Always noted as an exception structure, a transactional link is actually not a link. A table construct that contains a business key, context attributes that describe that key, and relationships in the form of foreign keys is simply not in vault form. This type of table construct would be a closer candidate for a third normal form (3NF) designation. Though that too might be a stretch.
A Transactional Link contains the relationship forming foreign keys (FKs) similar to that of a Link but also includes some set of context attributes (typically metrics, measures) and possibly also business keys from related Hubs as well as some form of transaction key (unique identifier for a specific transaction). It is built out of necessity when the volumes of data and/or burst rate is so high that the standard vaulted form constructs cannot manage (Telco CDRs or Financial Services stock trades for example).
While there are good reasons to deploy this form of construct, I think it is also important to recognize the impact of doing so. Why? Because otherwise we may incorporate it into our standard modeling pattern and make the exception a rule. And it would be odd and potentially risky to use an exception structure by default. But this is easy to fall into. Data vault means we have to think differently. So we can say that vaulting is unconventional and in the same way unvaulting is conventional (it is how we are accustomed to doing things).
How much does this matter? That depends on your specific situation. But it could have a big impact on your EDW. If you are vaulting for agility, for a lower TCO, for easy incremental builds, for ease in absorbing changes (new attributes, sources, rules, etc.) then what is the cost of unvaulting?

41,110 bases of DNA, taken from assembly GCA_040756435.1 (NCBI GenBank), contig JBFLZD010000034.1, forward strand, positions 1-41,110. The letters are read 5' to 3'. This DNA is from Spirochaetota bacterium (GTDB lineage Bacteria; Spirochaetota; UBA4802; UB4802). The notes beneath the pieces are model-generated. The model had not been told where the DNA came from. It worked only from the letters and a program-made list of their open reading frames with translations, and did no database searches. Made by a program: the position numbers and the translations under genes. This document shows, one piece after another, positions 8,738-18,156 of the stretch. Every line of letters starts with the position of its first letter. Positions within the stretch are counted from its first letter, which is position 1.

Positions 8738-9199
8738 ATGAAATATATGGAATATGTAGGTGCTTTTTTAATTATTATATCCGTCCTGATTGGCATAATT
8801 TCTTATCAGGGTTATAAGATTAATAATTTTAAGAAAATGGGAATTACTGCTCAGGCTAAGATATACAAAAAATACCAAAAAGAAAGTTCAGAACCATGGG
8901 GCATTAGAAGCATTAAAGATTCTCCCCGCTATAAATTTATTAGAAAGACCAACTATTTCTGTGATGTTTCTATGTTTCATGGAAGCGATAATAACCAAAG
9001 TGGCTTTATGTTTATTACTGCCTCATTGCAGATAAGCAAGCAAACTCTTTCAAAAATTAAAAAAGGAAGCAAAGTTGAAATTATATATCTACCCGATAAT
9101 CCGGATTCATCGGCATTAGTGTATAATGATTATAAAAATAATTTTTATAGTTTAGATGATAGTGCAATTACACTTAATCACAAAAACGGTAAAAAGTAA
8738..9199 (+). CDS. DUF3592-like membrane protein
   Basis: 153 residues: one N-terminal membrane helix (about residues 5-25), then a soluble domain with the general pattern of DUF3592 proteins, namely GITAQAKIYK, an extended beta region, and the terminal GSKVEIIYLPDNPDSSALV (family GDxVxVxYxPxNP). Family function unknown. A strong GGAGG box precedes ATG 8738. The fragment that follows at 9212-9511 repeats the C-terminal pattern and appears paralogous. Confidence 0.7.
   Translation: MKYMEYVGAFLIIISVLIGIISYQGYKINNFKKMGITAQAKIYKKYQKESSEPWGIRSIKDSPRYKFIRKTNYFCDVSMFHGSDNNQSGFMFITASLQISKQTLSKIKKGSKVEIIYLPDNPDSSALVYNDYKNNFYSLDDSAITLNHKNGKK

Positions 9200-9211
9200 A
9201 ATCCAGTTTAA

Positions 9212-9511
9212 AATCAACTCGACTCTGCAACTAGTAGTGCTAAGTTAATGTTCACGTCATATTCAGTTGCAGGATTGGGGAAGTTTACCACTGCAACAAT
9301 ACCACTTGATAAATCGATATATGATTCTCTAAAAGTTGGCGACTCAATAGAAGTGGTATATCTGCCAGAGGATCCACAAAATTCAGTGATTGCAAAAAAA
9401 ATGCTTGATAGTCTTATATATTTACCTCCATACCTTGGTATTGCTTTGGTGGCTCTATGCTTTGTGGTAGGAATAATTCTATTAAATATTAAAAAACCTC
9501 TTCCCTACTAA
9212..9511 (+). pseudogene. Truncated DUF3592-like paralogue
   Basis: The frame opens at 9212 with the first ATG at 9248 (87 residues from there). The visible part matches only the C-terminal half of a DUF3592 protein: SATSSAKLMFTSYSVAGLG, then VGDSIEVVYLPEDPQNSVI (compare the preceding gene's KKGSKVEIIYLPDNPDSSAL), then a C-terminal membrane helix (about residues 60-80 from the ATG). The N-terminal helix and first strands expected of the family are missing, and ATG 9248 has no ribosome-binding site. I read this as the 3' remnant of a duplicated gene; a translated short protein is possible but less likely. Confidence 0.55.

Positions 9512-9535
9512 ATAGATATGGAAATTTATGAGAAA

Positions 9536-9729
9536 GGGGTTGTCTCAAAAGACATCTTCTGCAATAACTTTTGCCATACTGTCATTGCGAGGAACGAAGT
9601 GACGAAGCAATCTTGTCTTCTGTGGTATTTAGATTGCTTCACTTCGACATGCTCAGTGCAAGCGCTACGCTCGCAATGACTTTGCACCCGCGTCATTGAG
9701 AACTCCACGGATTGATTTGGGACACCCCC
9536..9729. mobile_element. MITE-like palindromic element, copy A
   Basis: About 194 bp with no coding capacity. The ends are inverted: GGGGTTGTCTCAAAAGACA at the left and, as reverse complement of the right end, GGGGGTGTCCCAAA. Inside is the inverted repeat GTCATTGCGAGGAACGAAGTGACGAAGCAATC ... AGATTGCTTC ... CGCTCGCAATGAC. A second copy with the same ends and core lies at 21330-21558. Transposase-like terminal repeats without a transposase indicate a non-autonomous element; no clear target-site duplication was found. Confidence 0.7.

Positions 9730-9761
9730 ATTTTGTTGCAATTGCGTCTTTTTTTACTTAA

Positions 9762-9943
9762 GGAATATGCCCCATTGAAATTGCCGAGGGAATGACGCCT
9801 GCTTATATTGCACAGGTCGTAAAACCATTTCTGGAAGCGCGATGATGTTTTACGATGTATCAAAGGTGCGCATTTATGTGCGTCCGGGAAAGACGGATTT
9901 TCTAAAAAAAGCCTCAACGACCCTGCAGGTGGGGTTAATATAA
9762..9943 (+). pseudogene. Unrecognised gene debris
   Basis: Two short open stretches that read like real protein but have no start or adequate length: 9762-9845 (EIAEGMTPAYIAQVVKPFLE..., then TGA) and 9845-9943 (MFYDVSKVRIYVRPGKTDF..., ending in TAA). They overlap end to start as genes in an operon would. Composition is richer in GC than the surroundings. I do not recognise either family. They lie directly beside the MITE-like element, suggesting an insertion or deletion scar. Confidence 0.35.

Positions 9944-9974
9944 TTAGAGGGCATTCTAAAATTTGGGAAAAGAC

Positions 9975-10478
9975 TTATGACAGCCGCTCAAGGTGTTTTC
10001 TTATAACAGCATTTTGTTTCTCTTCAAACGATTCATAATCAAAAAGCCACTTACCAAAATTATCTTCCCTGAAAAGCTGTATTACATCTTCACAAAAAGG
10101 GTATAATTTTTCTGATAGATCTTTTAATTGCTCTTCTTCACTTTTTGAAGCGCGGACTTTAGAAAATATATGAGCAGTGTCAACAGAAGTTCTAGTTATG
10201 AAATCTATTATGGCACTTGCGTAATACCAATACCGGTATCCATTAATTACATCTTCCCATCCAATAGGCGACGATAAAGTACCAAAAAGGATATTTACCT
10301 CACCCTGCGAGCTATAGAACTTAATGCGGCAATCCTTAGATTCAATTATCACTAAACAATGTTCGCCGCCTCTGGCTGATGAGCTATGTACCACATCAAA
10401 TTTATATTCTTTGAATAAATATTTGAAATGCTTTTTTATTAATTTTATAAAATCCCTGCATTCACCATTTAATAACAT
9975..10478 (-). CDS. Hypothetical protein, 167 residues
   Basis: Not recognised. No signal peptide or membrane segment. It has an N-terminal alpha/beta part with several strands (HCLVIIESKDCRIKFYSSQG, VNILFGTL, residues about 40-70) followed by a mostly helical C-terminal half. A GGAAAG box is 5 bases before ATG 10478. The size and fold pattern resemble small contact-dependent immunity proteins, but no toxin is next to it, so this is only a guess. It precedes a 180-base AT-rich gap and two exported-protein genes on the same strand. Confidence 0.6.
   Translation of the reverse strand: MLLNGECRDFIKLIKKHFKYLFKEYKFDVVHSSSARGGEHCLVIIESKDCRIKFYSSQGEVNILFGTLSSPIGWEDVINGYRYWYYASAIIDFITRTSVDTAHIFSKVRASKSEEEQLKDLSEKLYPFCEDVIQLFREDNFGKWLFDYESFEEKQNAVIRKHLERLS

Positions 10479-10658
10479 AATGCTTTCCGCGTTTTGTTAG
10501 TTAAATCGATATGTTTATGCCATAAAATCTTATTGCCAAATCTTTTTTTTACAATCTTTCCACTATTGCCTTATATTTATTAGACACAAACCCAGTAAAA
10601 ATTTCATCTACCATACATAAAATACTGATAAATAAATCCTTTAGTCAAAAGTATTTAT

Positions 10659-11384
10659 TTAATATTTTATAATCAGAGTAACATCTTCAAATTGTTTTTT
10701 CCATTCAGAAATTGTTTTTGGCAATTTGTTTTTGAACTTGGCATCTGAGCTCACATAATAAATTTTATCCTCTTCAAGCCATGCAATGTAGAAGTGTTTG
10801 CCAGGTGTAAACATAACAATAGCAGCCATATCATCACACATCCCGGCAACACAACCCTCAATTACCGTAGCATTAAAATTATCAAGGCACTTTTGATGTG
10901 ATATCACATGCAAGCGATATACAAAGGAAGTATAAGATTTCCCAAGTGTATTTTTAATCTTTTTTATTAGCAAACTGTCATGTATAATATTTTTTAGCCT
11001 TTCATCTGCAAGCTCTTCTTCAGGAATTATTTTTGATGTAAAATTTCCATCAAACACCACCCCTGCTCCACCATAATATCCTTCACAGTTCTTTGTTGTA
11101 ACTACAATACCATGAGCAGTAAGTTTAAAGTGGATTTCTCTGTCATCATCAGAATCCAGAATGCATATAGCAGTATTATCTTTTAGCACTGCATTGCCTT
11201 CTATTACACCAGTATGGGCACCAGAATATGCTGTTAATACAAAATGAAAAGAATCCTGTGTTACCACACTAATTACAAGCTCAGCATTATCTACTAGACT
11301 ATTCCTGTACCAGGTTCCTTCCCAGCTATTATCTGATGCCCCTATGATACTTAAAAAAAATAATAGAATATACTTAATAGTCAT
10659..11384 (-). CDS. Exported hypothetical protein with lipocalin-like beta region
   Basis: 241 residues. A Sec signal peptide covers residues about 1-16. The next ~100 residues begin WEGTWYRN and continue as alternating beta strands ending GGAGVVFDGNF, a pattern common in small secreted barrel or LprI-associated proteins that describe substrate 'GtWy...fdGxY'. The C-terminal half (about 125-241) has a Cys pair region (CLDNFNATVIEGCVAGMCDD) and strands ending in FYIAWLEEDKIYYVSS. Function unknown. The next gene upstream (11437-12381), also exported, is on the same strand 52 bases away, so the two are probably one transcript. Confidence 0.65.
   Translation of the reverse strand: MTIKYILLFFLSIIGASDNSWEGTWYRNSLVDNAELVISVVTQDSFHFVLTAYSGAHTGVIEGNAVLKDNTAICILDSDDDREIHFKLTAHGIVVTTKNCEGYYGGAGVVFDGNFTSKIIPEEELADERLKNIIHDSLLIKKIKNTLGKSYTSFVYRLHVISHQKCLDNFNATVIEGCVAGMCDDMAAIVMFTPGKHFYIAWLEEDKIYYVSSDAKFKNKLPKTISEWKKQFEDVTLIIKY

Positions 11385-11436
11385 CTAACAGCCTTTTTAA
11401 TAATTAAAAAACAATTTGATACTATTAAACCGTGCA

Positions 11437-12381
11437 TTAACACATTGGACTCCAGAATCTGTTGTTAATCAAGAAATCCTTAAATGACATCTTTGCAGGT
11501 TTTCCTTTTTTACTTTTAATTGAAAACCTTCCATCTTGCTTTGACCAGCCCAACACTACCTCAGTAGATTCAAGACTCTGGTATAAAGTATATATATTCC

Unvaulting is the opposite of vaulting. Let me explain. With data vault we breakout the component parts of a core business concept into their own constructs. Whereas a 3NF Entity keeps together the business key, the context attributes, and the relationships (M:1 relationships) in a single table construct, the data vault modeling representation of the same concept includes separate table constructs for each component part.
There would be a Hub (business key), Satellites (context attribute) and Links (relationships) all working together to represent the same concept. Breaking the concept into component parts is the process of vaulting. See the above diagram. Now if we take the component parts and put them back together into a single table construct, then we are in effect “unvaulting” that concept. Hence a transactional link is more of an unvaulted construct.
To answer whether this is good or bad is not possible without looking at each unique situation. It could be great and it could be not so great. The only thing we can do here is to help understand why this is an exception and also to make ourselves aware of the impact of what we are doing. Now to understand the impact of unvaulting, one of the first questions might be to ask why we were vaulting in the first place.
We vault to absorb changes without impacting the architecture. So, will the attributes defining a transaction be subject to change in the future?
With vaulting we track slowly changing dimensional attributes easily. So, will the data feeding your transactional link be subject to change? Can any of the context of the transaction be updated by subsequent feeds?
Relationships are split out so can be added or changed easily. So, will the foreign keys making up your transactional link be subject to change in the future?
Well if none of these are an issue, then it could very well be that a transactional link exception structure is the best choice for this case. But there is one more question. Is the volume or burst rate a problem that cannot be solved in any other way? Because if it can, then maybe it makes sense to stay closer to your design pattern.
In any event, there is no form of judgment here on the use of transactional links. Merely information to help us categorize them and to help us make informed decisions concerning our modeling patterns.